Chronic exposure of the oesophagus to gastric acid and other digestive enzymes can damage the oesophageal tissue, which could potentially lead to cancer.
Did You Know?
Older adults who get five or fewer hours of sleep per night have twice the risk of developing dementia or dying of all causes.
Eat five servings of fruits and veggies
FIVE SERVINGS OF FRUITS and vegetables a day can help you live longer. Two servings of fruit and three servings of vegetables a day is the optimal balance.
For the study published in the journal Circulation, US researchers analysed data from about 2 million people from 29 countries.
Eating about five servings of fruits and vegetables daily was associated with the lowest risk of death.
Compared to participants who had two servings of fruit and vegetables per day, those who had five servings a day had a 13 per cent lower risk of death from all causes; a 12 per cent lower risk of death from cardiovascular disease, including heart disease and stroke; a 10 per cent lower risk of death from cancer; and a 35 per cent lower risk of death from respiratory disease, such as chronic obstructive pulmonary disease.
Eating about two servings of fruits and three servings of vegetables per day was associated with the lowest mortality.
However, eating more than five servings a day did not provide any additional benefits.
Did You Know?
Having more than seven servings of refined grains per day was associated with a 27 per cent greater risk for early death, 33 per cent greater risk for heart disease and 47 per cent greater risk for stroke.
Eyes carry signs
ACCORDING TO A STUDY presented at the American Stroke Association’s International Stroke Conference 2021, people with the eye disease retinopathy have an increased risk of stroke, dementia and early death.
The study included 5,543 adults with an average age of 56 years who were followed for nearly 10 years. The participants provided their medical history and had retinal scans to look for signs of retinopathy; 696 participants had retinopathy, 289 had stroke, and 597 had dementia.
Compared to participants without retinopathy, those with retinopathy were more than twice as likely to have had a stroke and almost 70 per cent more likely to have dementia.
They were also more likely to die during the follow up. The risk of death increased one to three times depending on the severity of retinopathy.
The increased risk remained even after accounting for age and vascular risk factors such as diabetes and high blood pressure.
BCG vaccination may protect babies from other infectious diseases
THE TUBERCULOSIS VACCINE, Bacillus Calmette-Guérin (BCG), could also protect newborns from a number of other common infections, such as upper respiratory tract infections, chest infections and diarrhoea, according to a British study published in the journal The Lancet Infectious Diseases.
The study included 560 healthy newborns in Uganda who were randomly assigned to receive BCG at birth or at six weeks of age and were followed up for 10 weeks.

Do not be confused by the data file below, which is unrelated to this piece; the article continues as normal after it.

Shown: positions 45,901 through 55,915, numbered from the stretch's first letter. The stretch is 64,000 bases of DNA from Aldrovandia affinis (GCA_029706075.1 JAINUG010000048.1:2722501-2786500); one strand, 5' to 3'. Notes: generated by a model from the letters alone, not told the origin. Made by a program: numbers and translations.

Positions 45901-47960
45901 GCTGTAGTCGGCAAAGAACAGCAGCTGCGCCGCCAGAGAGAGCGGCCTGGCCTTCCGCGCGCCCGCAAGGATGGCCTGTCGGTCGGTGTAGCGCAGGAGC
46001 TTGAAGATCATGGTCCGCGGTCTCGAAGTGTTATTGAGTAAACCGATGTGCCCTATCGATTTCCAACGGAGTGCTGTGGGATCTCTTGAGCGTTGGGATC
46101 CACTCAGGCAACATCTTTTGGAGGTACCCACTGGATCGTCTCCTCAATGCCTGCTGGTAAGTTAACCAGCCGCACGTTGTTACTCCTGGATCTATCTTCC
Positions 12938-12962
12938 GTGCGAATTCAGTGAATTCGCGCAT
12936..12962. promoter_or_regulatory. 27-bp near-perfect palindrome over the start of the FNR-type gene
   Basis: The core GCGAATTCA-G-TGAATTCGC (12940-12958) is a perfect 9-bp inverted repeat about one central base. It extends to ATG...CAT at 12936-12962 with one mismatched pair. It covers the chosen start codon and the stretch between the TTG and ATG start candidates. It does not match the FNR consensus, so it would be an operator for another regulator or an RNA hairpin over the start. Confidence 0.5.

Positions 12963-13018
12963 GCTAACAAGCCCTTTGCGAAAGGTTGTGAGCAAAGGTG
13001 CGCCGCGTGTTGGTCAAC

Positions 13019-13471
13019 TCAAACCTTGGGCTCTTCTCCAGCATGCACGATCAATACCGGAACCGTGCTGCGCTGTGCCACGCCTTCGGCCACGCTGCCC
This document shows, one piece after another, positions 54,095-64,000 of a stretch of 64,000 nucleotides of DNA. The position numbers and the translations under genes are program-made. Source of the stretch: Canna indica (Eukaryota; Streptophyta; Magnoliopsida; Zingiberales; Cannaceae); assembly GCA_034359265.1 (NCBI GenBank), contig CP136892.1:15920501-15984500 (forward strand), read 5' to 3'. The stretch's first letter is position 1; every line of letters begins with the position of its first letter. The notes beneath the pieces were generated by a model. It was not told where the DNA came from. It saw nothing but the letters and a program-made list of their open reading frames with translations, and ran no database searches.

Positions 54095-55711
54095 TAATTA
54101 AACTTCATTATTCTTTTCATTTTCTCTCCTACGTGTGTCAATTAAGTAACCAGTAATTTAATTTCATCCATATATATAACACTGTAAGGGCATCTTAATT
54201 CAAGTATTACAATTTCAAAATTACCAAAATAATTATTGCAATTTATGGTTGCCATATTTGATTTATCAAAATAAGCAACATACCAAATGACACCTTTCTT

The researchers took blood samples from all the infants to examine their immune system.
At six weeks, infection rates from any disease were 25 per cent lower in the group who received the vaccine at birth compared to the delayed vaccination group. Infants who were especially vulnerable, such as low birth-weight babies, and boys, appeared to be protected the most. The vaccine protected against mild, moderate and severe types of infections.
After the delayed vaccination group received BCG at six weeks, there was no difference in the rates of infection between the two groups, suggesting that the infants in the delayed group quickly “caught up” once they received the vaccine.
About a million babies die each year of common infections. Vaccinating all babies on the day of birth with BCG could reduce neonatal infections and death, especially in countries with high rates of infectious disease, potentially saving thousands of lives, the research team noted.
Did You Know?
Women who were diagnosed with type 1 diabetes before they started having periods have a shorter reproductive lifespan and are at risk for premature ovarian ageing. They start menstruating later and enter menopause earlier.
A FRENCH STUDY of 2,796 hospitalised diabetic Covid-19 patients, published in the journal Diabetologia, found that 21 per cent of patients died within 28 days of admission, while 50 per cent were discharged.
Patients who regularly took insulin, indicating more advanced diabetes, had a 44 per cent higher risk of death than those not treated with insulin.
An asymptomatic Covid-19 person can infect others by simply talking. Japanese researchers report in the journal Physics of Fluids that the virus can spread through small aerosol droplets in their exhaled breath.
The researchers recommend wearing both a mask and a face shield when providing services to customers in face-to-face customer service settings, such as in hair salons, medical exam rooms, or long-term care facilities.
Being overweight is the second greatest predictor, after old age, of hospitalisation and higher risk of death from Covid-19.
According to researchers from the World Obesity Federation, nearly 90 per cent or 2.2 million of the 2.5 million Covid-19 deaths reported by the end of February 2021 have taken place in countries such as the United Kingdom, Italy and United States, where over half the population is classified as overweight.
People who are obese should be prioritised for Covid-19 vaccines and testing, according to the researchers.
CONTRIBUTOR: SHYLA JOVITHA ABRAHAM